Yet, this is exactly what they got rid of in Xillia 2. The Arrowcell Orb is split up into 6 categories – one for each element. Everyone has an orb and you equip an Elemental Extractor. Let’s say you equip Ludger with the Rain of Fire extractor, which is fire, wind and water elemental. Through the extractor you can gain artes or skills and everything has an Elemental Ore cost. Every Extractor has the same skills/artes depending on the character, so you’ll always be unlocking things in the same order with the only choice being what elemental tree you want to go for first. Yet later in the game you get Extractors that are multiple elements, making even that “choice” useless (hell there’s even some late-game that sets EVERY element). At the end of battles is how you can obtain Elemental Ore. Once the cost is filled you unlock it, with everything in that extractor sharing the Elemental Ore cost. While this whole thing seemed complicated at first I quickly realised that it came down to one simple thing: Set what extractor you need and forget about it. That’s my main issue with it, frequently throughout the game I was finding that I completely forgot about whatever extractor I had set; only to find out that the extractor has been done with completely for who knows how long, wasting the ore I could’ve been putting towards another skill or arte. It was boring. I understand that it was changed for plot reasons (that actually make sense, surprisingly) but it’s such a downgrade. The one good thing I can say about it is that it introduces the concept of upgrading artes e.g. making one arte Level 2 may make it so TP consumption is lowered, while Level 3 can make it so there’s a chance for that arte not to use up AC. Minus these additional effects there really is no pro over the Llillum Orb, I find. Levelling up your characters in an RPG is important, it’s not something that should be happening in the background. The Lilium Orb is not unique – it’s good because it’s a system that works, and works very well at what it does.
Something small such as that increases the amount the player becomes invested quite a bit in the long run. Another thing to note is that early on it’s quite easy to “abuse” the elemental ore because just like materials you find in the world, ore respawns pretty much infinitely. So if you can find a good area to farm (the ore mostly come in 10+ “points”) you can unlock early skills incredibly quickly (since early skills/artes are only a few hundred points). Although not really applicable later on in the game because of point increases, I pretty much see it the same way as “abusing” the shop levelling mechanic of the first game. Sure, materials spawn infinitely on the map and technically you can spend hours upon hours farming them to level up the shops to an incredible level very early on but it’s not really worth it because you can more than enough materials to level up at a good pace by just playing.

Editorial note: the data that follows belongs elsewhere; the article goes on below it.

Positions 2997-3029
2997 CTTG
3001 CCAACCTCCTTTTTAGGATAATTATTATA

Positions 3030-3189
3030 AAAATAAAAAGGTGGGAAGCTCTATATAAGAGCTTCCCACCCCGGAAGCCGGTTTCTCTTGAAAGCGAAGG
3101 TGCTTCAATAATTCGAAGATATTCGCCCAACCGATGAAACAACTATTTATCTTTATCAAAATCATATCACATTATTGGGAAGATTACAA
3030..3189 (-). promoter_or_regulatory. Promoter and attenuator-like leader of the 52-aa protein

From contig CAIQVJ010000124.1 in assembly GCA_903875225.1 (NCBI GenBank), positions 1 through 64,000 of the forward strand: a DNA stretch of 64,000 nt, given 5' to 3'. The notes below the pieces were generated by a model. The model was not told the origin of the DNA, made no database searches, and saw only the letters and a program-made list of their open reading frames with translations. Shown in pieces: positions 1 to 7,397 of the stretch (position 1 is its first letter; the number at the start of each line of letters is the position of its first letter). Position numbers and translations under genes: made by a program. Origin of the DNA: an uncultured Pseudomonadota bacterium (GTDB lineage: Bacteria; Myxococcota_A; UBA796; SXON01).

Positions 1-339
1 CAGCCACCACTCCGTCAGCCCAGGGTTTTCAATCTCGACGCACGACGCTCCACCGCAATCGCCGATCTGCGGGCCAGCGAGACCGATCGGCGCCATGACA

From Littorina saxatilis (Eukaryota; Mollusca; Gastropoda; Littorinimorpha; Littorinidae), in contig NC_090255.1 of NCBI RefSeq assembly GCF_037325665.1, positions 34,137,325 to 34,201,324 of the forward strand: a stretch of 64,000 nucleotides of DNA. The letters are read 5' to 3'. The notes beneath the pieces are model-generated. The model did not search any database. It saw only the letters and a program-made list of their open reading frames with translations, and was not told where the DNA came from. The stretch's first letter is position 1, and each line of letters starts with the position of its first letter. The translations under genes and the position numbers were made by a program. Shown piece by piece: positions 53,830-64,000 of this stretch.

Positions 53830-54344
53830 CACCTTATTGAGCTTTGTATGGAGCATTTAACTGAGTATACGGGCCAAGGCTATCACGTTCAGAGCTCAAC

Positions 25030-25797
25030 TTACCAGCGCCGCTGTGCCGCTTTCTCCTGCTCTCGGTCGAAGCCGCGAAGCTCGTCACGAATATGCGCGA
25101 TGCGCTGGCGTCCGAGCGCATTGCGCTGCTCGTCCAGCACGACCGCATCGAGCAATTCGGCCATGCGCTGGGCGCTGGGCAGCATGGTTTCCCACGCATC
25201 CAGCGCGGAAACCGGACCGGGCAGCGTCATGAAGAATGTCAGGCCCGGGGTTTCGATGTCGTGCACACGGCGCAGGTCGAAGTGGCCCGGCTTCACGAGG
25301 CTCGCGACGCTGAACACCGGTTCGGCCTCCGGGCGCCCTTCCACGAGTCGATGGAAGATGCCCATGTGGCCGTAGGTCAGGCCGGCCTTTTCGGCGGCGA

The music is, simply put, fantastic. The opening song, Song 4 U (I really hate that it’s spelt that way), sung by Ayumi Hamasaki sets the tone perfectly. Also the singer for the opening of Xillia, she does a great job once again. Definitely one of my favourite opening themes, striking a great balance between “melancholic” but fast paced enough to get you excited. Although a downside to some people would be that there is quite a bit of music being recycled from the first game (as expected, honestly), I did enjoy how they used old battle themes and victory fanfare. When fighting enemies at certain areas from the first game, Jude’s second battle theme will be playing instead of the Xillia 2 battle theme that plays depending on the point of the story you’re at. While town/overworld themes are quite good, I feel like Xillia 2 really shines at battle themes – especially as a huge fan of violins. The main boss theme you’ll be hearing is Break the Time Factor which is, well, pretty self explanatory. But because of the fact that the Divergence Catalyst/Time Factor of whatever alternate universe you’re in almost always has a significant relation to one of your characters such as one of the universes in a character episode for Rowen where you come face-to-face with Nachtigal once more. The difference this time is that Nachtigal is a very kind ruler as he was when Rowen was once friends with him. So even though it could’ve been talked through, any discussions are broken down by the fact that Rowen has to pretty much kill his friend again because it’s the only way to escape and save the prime dimension. As things begin to escalate near the end of a dimension, the theme perfectly brings together the intensity and desperation of the party, being forced to do the things they do. Special mention also goes to Splendid Dance Performance of a Spirit which sadly only plays once in the entire game. The initial build up over the first minute or so that plays during the end of a lengthy cutscene as you’re just about to finish the chapter; then the song picks up and you’re put into a boss battle was just wonderfully done. While I would like to talk about some of the later battle themes, I feel like those are better kept secret. Such as the obligatory 1 versus 1 battle near the end of the game which actually mixes in plot-related music into it, things like that just don’t have as much impact until you actually hear it for yourself while playing the game.
Overall, do I think the game is perfect? Not really. Do I absolutely love the game? Hell yes. An extremely loveable and well developed cast with amazing character interactions and music, a much improved battle system and building upon the story of the first game in a great way really brings it together in the best way possible for me.
Now if only I could finish my god damn playthrough of Xillia again before moving on to Xillia 2, come on guys.
First Playthrough Overall play time: 51:18 Difficulty: Hard
Oh who am I kidding, it’s not like any video game story is ever going to match up to something like Muv-Luv. I don’t even know why I bother with this shit.